We made the crossing of the Bechler River in the dark and was glad the levels didn’t raise too much with the rain. So a second night in a row, we rolling into camp at night.
day 3 – 9B7 to 8G1 with a visit to Mr. Bubbles
stats: 13.8 mi & 2054 ft gain
We had an even later start on day 3 leaving camp around 11. Based on the distance, I didn’t think that would be an issue except one of the kids had a knee issue that started to bother him, so we were moving slow from here. I am not a fast hiker as those I’ve hiked with on here knows, but this was a mile an hour slow with breaks. Trail wise, we crossed the Bechler River again and passed an open area of the canyon with some thermal features. When we reached the 3 river junction, the bridge across Ferris Creek was out. Around 2pm, we arrived at the cool thermal feature
and not so secret anymore Mr Bubbles along Ferris Creek. We sure benefited from the word getting out.
We had the place to ourselves for a half hour before a group of women from Seattle joined us followed by a couple other groups. The Seattle group had the coveted campsite 9D1, but were looking to keep heading toward old faithful and see if they could share a campsite with another group. They only had 1 day left in their trip and wanted to avoid the 16 mile last day. They were were polling everyone there regarding how open people would be in sharing their campsites if someone on the trail asked. So I pass the question onto you folks here on the backcountry forum, would you share your Yellowstone campsite? My answer was probably, but definitely since they were the ones asking.
Anyways, I was very tempted to hang out at Mr Bubbles for the rest of the afternoon and camp at 9D1 they weren’t going to use.
I probably would have if it was by myself, but we needed to keep going based our pace. The 9 miles wasn’t a lot left typically but again our injury riddled pace would mean a possible 3rd night finishing in the dark. Again we decided to split the group up with Chris going ahead with Shane this time and taking on most of the weight of our injured member. They would go on ahead and set up camp while I’d do my part to see the slower group through. My goal was to just keep the group moving no matter the pace. I pretty much used all the tricks I knew from encouragement, to conversation, to giving him my hiking poles, to feeding him all the candy I had on me, to feeding him all the drugs I had on me, to stopping for dinner and then continuing to hike, and turning in DJ travel2walk on 91.7 the Rock’n Forest playing all the party hits of the 80s and 90s (it was good that basically no one else was on trail through this section at this point in the evening). We made it in the end about a half hour after dark rolling in to camp with our moving karaoke dance party, we even had strobe light effects.
Overall the rest of the trail was pretty uneventful and not that much to see other than the top of Bechler Canyon and the open meadow around Douglas Knob. There was also only a slight section of marsh in those meadows, so we stayed mostly dry the rest of the day.
day 4 – 8G1 to Lonestar Trailhead with a visit to Shoshone Lake & Geyser Basin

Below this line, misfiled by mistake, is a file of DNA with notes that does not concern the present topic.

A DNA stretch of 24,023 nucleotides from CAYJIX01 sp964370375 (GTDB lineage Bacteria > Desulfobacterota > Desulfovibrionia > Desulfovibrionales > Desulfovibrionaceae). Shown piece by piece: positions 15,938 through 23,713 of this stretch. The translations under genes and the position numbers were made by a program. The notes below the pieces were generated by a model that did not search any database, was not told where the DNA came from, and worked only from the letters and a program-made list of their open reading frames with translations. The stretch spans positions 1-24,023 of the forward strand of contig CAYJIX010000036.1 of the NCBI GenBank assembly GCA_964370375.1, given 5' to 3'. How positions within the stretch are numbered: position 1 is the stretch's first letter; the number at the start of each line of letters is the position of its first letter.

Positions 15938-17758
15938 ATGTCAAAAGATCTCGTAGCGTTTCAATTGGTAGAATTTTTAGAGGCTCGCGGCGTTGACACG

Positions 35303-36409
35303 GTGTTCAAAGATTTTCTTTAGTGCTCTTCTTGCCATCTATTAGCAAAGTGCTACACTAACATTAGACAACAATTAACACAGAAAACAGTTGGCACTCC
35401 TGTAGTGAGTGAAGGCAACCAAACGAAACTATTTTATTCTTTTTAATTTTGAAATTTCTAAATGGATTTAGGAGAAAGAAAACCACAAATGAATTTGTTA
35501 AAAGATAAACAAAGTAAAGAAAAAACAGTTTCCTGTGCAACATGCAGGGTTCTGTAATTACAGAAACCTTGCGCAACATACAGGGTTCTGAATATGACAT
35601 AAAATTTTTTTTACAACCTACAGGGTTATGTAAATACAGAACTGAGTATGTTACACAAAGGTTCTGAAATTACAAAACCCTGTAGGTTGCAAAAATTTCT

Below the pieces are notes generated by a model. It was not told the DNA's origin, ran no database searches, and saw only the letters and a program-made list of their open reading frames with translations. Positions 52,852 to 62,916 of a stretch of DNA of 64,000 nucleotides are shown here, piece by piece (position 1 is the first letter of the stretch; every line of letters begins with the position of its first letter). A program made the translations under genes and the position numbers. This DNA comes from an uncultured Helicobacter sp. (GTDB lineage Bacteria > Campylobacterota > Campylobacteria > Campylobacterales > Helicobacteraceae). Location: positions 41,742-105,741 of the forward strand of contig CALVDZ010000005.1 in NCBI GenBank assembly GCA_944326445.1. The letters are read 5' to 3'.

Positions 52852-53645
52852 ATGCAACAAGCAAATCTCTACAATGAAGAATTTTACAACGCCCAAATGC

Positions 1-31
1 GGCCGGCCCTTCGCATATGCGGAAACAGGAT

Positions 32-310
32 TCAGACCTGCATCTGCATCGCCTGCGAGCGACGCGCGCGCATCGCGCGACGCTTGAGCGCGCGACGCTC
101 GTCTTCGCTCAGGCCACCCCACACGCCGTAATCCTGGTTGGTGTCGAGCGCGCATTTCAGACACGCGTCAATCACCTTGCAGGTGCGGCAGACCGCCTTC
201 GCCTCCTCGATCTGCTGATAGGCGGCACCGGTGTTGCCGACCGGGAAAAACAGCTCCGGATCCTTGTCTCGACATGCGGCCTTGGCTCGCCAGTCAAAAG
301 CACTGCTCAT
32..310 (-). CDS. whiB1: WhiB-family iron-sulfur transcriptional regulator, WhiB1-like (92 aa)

stats: 12.7 mi & 561 ft gain
I woke up early in the morning and headed for a side trip to Shoshone Lake and Geyser Basin with Chris and Shane. I enjoyed the geothermal features including Minutemen Geyser
and the beach at Shoshone Lake and was glad we did it since the rest of the hike out was pretty boring through the forest.
The only trail beta to note was that the park services were in the process of adding a walkway through the marshy area around OA3, so the temporary planks weren’t that great and a foot might end up in the marsh.
We arrived at Lonestar roughly 1 hour since eruption meaning we’d have to wait around 2 hours for the next one. We didn’t wait around.
We had the kids finish at Old Faithful since I thought that would be a good place to end their first Yellowstone experience. They could wait for old faithful to erupt and get real food while we went back to get the other car. They would have plenty of time as the shuttling would take another 4 hours roundtrip.
The rating below are based on an unevenly distributed scale of 1-5. For full description of the ratings and the categories, see the explanation here.
views/experience: 3.5. Some spectacular and enjoyable features between a lot of trail through the woods and marsh. Probably among the best scenery for a soak.
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5 thoughts on “brief report: Yellowstone National Park – Union Falls, Dunanda Falls, Bechler Canyon, Mr. Bubbles, & Shoshone Geyser Basin; August 2022”
Were you ever worried about bears? That’s one thing that has prevented me from backpacking in Yellowstone.
Being bear aware is important and we were smart about bear safety while out there. I wasn’t very worried on this specific trip as the trail is a well traveled hike and while on trail, I didn’t see any signs of bears. We had bear spray and traveled together in numbers. My experience with bears out there are that they don’t want anything to do with us typically, they may be more aggressive at the end of the season as food sources run lower.
Thanks. During the pandemic my husband and I went on a long day hike in the Wind River range. It was spectacular but there was bear scat in several spots along the trail. We’d been unable to find bear spray in the closest town so i felt a bit vulnerable. The few hikers we encountered were carrying firearms or had a dog with them. I thoroughly enjoyed the day but have wondered if we were being imprudent. I appreciate your take.
Yea, that’s my level of comfort too, I’d like to have bear spray with me going into the backcountry. On an more established trail, it is probably more for the comfort of mind since the traffic on the trail probably keeps them away. I think the reality of it is if a bear really comes after us, we’d be on the wrong end of it. I’m not an expert on their behavior though and hard to judge individual difference. From my own encounters, including a recent trip into the Absarokas where I saw 14 grizzlies, they avoid confrontation with us. It was amazing how fast they ran… away from me when they noticed me.
Wow! That’s good to know. I’ve read a few books about grizzlies. The most recent is The Grizzly in the Driveway: The Return of Bears to a Crowded American West. None of these emphasized that grizzlies avoid people when confronted with them but they also didn’t claim that grizzlies are out there looking for trouble. I appreciate your insights.